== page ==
Canadian Forest Service Publications
Broad-scale latitudinal variation in female reproductive success contributes to the maintenance of a geographic range boundary in bagworms (Lepidoptera: Psychidae) 2010. Rhainds, M; Fagan, W.F. PLoS ONE 5(11): e14166.
Issued by: Atlantic Forestry Centre
Catalog ID: 32039
Availability: Order paper copy (free)
Background Geographic range limits and the factors structuring them are of great interest to biologists, in part because of concerns about how global change may shift range boundaries. However, scientists lack strong mechanistic understanding of the factors that set geographic range limits in empirical systems, especially in animals. Methodology/Principal Findings Across dozens of populations spread over six degrees of latitude in the American Midwest, female mating success of the evergreen bagworm Thyridopteryx ephemeraeformis (Lepidoptera: Psychidae) declines from ~100% to ~0% near the edge of the species range. When coupled with additional latitudinal declines in fecundity and in egg and pupal survivorship, a spatial gradient of bagworm reproductive success emerges. This gradient is associated with a progressive decline in local abundance and an increased risk of local population extinction, up to a latitudinal threshold where extremely low female fitness meshes spatially with the species' geographic range boundary. Conclusions/Significance The reduction in fitness of female bagworms near the geographic range limit, which concords with the abundant centre hypothesis from biogeography, provides a concrete, empirical example of how an Allee effect (increased pre-reproductive mortality of females in sparsely populated areas) may interact with other demographic factors to induce a geographic range limit.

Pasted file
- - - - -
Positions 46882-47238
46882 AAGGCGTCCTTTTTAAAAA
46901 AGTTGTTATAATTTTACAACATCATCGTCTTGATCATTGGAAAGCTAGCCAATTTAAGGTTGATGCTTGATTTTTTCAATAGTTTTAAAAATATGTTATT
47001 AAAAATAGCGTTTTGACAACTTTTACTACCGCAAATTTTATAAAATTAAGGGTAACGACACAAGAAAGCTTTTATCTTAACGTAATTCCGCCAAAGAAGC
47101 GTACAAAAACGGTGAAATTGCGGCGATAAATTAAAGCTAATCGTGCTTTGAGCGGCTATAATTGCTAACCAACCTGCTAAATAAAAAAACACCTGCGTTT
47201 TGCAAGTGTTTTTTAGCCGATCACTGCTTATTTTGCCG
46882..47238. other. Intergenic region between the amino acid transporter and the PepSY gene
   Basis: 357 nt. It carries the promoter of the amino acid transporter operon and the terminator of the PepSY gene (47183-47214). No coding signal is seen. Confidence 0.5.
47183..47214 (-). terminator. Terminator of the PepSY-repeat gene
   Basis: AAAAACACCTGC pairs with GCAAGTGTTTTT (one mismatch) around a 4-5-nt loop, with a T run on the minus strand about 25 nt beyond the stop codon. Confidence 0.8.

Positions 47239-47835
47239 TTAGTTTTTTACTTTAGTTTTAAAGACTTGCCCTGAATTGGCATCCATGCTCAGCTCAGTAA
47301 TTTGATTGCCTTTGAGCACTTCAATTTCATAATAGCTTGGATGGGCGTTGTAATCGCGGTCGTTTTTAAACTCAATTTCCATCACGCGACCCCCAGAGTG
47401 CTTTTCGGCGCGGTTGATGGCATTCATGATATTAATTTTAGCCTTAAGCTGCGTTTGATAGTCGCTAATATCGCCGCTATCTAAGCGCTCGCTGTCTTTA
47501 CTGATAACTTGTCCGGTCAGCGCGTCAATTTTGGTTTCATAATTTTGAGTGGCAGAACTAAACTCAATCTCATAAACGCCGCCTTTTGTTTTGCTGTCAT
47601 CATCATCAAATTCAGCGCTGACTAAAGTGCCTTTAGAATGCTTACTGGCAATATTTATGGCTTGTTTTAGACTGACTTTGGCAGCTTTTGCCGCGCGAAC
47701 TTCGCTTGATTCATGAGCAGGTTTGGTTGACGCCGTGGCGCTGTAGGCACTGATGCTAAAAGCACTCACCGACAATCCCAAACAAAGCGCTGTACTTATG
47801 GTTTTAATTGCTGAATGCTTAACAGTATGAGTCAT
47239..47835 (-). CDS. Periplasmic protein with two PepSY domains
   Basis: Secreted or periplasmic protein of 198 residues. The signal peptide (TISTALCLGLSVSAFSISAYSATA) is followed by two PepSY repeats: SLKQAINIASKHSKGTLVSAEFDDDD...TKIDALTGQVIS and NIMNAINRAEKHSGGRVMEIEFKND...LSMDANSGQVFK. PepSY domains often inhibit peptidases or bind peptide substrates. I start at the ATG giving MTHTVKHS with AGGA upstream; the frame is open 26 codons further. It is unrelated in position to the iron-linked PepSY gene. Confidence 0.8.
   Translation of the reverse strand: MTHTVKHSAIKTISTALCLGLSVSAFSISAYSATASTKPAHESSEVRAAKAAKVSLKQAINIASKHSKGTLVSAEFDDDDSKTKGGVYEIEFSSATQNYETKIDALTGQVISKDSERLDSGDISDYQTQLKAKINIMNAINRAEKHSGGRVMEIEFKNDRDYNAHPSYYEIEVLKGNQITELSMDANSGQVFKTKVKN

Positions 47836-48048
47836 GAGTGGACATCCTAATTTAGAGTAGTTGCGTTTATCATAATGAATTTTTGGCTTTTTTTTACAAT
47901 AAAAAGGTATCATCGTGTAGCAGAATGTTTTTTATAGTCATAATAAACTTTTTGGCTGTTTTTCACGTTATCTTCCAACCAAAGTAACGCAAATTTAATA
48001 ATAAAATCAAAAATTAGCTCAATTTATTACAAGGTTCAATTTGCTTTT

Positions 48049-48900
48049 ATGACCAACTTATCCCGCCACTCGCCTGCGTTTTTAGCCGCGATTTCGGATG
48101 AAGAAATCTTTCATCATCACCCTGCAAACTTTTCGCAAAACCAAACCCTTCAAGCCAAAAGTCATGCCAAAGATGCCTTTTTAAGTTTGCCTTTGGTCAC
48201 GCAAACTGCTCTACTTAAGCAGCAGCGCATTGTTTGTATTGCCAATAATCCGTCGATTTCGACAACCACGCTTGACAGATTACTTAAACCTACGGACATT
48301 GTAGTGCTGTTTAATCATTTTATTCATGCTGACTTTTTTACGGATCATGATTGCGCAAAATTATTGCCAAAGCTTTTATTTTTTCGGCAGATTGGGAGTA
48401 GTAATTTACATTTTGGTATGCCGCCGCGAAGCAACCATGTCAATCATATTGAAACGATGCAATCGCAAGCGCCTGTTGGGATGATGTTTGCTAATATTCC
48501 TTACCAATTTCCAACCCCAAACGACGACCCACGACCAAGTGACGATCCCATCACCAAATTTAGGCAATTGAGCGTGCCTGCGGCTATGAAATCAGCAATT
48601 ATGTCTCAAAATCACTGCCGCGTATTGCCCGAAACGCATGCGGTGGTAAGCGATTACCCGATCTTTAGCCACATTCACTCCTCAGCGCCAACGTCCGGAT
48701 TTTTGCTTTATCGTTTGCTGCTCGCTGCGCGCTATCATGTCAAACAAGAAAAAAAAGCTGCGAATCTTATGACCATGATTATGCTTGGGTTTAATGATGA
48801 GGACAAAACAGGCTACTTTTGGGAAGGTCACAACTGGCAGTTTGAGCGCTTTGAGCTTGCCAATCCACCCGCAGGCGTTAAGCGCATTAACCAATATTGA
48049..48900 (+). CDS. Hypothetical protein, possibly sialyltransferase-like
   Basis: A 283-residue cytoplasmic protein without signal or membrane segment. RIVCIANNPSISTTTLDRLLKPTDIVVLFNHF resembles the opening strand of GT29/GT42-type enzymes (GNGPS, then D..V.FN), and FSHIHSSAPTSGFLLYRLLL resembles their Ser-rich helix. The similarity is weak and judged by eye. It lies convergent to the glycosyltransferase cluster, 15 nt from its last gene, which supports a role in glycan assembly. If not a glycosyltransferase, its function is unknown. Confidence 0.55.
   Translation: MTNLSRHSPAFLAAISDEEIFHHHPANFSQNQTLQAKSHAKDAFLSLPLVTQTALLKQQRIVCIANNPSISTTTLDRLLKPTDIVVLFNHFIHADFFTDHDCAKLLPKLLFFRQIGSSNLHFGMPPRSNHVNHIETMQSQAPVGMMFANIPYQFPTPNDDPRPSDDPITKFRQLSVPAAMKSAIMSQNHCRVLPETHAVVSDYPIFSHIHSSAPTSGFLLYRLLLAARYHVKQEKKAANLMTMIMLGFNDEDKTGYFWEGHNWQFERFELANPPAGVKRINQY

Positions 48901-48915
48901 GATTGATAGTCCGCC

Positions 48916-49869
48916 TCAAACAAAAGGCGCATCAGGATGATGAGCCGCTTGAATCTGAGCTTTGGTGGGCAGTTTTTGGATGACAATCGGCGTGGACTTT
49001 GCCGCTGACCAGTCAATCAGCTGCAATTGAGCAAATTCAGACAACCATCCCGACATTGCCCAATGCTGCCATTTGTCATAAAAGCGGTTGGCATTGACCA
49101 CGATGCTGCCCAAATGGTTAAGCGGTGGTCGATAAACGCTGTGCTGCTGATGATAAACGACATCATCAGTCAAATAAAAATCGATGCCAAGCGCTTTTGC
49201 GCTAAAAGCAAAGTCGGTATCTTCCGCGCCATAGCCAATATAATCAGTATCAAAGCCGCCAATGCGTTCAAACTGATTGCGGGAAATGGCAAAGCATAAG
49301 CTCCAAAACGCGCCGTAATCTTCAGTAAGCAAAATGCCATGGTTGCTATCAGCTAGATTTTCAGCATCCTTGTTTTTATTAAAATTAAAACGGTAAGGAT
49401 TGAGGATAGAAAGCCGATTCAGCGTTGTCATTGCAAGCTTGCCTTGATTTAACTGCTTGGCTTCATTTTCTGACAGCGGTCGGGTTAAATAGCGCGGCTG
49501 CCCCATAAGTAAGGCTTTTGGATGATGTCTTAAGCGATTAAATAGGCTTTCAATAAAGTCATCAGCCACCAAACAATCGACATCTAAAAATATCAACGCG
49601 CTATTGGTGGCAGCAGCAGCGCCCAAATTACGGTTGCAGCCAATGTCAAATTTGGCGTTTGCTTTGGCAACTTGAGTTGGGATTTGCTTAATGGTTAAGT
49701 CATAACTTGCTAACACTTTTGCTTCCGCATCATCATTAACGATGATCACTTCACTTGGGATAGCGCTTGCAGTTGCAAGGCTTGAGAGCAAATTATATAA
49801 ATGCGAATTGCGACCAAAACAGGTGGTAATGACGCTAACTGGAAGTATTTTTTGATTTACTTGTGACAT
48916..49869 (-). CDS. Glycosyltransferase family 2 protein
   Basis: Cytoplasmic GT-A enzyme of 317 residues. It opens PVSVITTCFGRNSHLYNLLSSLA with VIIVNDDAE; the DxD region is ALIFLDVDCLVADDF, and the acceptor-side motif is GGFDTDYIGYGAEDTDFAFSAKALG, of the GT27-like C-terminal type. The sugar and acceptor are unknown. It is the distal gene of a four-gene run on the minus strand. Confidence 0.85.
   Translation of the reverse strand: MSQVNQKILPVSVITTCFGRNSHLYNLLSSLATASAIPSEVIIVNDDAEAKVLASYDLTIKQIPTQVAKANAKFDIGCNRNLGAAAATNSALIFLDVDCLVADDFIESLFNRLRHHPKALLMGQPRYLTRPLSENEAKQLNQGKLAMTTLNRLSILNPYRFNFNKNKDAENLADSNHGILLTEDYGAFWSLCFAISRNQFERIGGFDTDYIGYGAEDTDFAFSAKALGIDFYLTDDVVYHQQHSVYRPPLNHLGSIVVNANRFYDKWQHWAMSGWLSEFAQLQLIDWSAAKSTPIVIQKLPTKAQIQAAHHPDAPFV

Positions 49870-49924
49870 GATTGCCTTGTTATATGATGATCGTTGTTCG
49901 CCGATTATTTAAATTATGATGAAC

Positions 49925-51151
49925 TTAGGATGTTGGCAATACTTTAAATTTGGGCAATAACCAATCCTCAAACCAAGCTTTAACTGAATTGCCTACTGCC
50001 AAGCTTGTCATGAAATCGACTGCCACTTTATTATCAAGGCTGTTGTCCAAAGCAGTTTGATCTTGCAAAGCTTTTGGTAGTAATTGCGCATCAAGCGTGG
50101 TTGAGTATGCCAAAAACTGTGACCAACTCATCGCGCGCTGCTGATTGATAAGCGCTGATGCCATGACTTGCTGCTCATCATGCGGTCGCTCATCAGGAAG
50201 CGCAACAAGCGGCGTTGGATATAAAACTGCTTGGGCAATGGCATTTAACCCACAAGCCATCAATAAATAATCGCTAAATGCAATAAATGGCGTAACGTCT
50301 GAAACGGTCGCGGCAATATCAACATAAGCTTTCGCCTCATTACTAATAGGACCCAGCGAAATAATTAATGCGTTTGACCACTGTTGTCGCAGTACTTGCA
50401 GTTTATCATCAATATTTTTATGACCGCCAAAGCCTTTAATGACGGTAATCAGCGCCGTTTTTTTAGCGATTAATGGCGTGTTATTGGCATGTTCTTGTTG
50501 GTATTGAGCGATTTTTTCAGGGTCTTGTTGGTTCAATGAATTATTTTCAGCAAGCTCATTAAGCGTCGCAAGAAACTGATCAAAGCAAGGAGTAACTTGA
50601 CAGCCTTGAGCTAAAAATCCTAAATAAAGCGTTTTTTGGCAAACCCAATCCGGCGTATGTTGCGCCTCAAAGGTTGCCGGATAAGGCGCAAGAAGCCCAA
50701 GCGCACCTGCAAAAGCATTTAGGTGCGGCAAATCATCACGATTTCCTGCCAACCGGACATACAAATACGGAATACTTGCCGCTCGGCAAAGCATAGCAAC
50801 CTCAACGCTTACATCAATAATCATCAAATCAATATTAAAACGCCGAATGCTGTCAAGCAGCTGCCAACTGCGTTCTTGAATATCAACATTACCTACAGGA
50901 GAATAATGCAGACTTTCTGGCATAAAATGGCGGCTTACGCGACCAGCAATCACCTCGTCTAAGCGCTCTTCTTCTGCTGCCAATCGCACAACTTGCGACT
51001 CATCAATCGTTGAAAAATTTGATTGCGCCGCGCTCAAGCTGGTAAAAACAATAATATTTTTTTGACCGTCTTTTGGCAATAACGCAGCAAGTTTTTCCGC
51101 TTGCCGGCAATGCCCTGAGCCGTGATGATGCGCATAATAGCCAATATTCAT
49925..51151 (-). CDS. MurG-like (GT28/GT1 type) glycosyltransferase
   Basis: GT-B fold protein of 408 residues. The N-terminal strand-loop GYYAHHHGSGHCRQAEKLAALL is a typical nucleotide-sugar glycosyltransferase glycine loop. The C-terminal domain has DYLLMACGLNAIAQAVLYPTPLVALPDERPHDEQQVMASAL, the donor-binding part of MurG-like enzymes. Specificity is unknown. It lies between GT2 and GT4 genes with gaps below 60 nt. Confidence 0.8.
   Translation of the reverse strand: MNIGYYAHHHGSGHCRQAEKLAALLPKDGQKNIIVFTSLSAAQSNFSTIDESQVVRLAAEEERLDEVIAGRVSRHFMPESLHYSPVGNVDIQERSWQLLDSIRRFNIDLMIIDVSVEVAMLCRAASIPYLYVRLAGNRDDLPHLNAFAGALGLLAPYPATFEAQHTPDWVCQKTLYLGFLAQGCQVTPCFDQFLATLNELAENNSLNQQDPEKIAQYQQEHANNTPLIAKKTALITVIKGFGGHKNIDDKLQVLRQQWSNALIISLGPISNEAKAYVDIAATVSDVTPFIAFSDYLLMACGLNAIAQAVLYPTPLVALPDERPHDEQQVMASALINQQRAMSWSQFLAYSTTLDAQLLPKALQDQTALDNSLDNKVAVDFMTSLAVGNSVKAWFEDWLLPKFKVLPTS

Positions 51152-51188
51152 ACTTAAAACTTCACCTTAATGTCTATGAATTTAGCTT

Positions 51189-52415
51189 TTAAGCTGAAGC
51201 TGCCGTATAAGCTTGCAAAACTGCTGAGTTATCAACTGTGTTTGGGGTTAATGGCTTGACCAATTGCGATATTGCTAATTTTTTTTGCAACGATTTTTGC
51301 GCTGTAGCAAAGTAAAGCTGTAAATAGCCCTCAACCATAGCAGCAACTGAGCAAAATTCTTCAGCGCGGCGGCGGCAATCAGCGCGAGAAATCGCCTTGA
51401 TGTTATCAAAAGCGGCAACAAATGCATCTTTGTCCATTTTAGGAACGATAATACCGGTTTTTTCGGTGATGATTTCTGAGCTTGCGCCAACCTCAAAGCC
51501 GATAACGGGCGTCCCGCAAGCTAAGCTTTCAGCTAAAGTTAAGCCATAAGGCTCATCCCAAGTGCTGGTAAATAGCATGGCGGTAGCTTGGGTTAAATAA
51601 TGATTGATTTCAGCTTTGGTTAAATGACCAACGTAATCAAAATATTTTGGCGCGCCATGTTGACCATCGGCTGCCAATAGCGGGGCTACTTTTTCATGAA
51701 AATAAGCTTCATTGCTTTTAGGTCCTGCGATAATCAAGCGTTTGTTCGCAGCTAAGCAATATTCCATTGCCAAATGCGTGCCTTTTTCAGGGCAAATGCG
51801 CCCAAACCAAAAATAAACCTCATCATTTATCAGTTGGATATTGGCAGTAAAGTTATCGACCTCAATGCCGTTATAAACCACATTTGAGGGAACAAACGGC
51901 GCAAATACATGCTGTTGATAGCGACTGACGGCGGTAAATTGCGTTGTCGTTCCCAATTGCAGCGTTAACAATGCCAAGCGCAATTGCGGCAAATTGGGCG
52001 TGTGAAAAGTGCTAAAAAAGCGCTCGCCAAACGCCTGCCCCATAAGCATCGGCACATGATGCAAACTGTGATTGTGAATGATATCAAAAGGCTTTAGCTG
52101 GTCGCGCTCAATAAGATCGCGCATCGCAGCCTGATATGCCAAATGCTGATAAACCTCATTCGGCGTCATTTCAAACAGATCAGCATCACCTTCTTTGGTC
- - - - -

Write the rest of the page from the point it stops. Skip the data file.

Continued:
Plain Language Summary
A mathematical model was developed to convert cumulative estimates of proportional data into punctual estimates to infer temporal life history trajectory of female reproductive output.